• The stress caused by the noise to which you are exposed (mobile, conversations, background music, noise in the streets) has multiple effects. Apart from interfering with communication, it can affect emotionally and physically: it increases tension and causes long-term cardiovascular problems. Some psychological experiments also reveal that certain noises negatively influence intellectual performance and affect short-term memory (Hellbruck, Schlittmeier and Klatte, 2013).
  • In the phases of sustained stress our immune resistance loses balance. In this way we are more vulnerable to infections and allergies. The immune system of children is especially sensitive to psychic overload. The consequences can be serious inflammatory diseases in adulthood. Wounds also heal more slowly in stressful situations (Von Hopffgarten, 2013).
  • In the great dictionary of ailments and diseases, Jacques Martel notes that: all diseases ending in "itis" imply stress and internal conflict, and are usually related to anger or frustration as they are linked to inflammations. Here are some examples: tonsillitis, appendicitis, arthritis, bronchitis, bursitis, colitis, conjunctivitis, cystitis, diverticulitis, epicondylitis, epidermitis, gastro - enteritis, gingivitis, hepatitis, laryngitis, mastitis, nephritis, osteomyelitis, otitis, ovaritis, prostatitis, tendinitis, urethritis and vaginitis (Martel, s / f).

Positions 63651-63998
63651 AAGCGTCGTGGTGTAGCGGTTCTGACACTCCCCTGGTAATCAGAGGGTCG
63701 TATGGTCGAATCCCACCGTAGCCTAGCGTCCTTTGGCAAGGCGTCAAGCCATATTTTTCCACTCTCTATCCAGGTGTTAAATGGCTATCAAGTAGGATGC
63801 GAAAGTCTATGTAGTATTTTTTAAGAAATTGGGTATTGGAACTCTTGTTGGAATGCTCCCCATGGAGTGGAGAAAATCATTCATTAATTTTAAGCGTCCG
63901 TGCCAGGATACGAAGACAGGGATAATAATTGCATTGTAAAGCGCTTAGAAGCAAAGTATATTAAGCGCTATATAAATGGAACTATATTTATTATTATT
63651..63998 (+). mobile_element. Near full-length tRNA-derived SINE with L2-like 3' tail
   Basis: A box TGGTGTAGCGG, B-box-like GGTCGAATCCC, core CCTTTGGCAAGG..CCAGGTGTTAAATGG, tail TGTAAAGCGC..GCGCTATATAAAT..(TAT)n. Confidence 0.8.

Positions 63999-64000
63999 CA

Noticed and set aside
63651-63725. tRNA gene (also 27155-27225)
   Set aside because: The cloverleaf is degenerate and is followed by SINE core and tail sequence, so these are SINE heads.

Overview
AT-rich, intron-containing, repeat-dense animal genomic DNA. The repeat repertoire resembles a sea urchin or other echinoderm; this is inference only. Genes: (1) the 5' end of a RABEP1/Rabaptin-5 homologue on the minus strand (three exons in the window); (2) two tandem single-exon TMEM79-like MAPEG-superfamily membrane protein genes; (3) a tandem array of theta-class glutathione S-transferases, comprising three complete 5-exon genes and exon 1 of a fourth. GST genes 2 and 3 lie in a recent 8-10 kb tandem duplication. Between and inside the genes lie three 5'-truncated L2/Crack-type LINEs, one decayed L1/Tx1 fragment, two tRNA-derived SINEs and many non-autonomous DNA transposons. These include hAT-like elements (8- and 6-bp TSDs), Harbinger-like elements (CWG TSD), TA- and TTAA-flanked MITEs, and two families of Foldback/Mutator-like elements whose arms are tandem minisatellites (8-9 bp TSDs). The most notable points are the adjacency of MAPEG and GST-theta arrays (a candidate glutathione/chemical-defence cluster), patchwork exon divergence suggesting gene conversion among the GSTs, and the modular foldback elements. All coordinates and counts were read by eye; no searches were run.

• Telomeres shorten as we age, but also shorten when we are under chronic and acute stress., that is, by the influence of stress hormones. And, this causes the cell reproduction cycle to be altered, each time producing the birth of more deficient cells and reducing our integral health. Telomeres naturally shorten over time, since each time a cell divides, a portion of telomere does not replicate. However, the length of the telomere can suffer reductions due to stressors: depression, physical or psychological trauma and even obesity. Recent work by Harvard University has included anxiety and agoraphobia on that list. Previous research has already seen the shortening of telomeres in different pathologies, including different types of cancer, coronary heart disease, hypertension, diabetes and arthritis. Telomeres, then, reveal the exposure to stress accumulated by an individual and their ability to overcome that state (Rodríguez, 2013).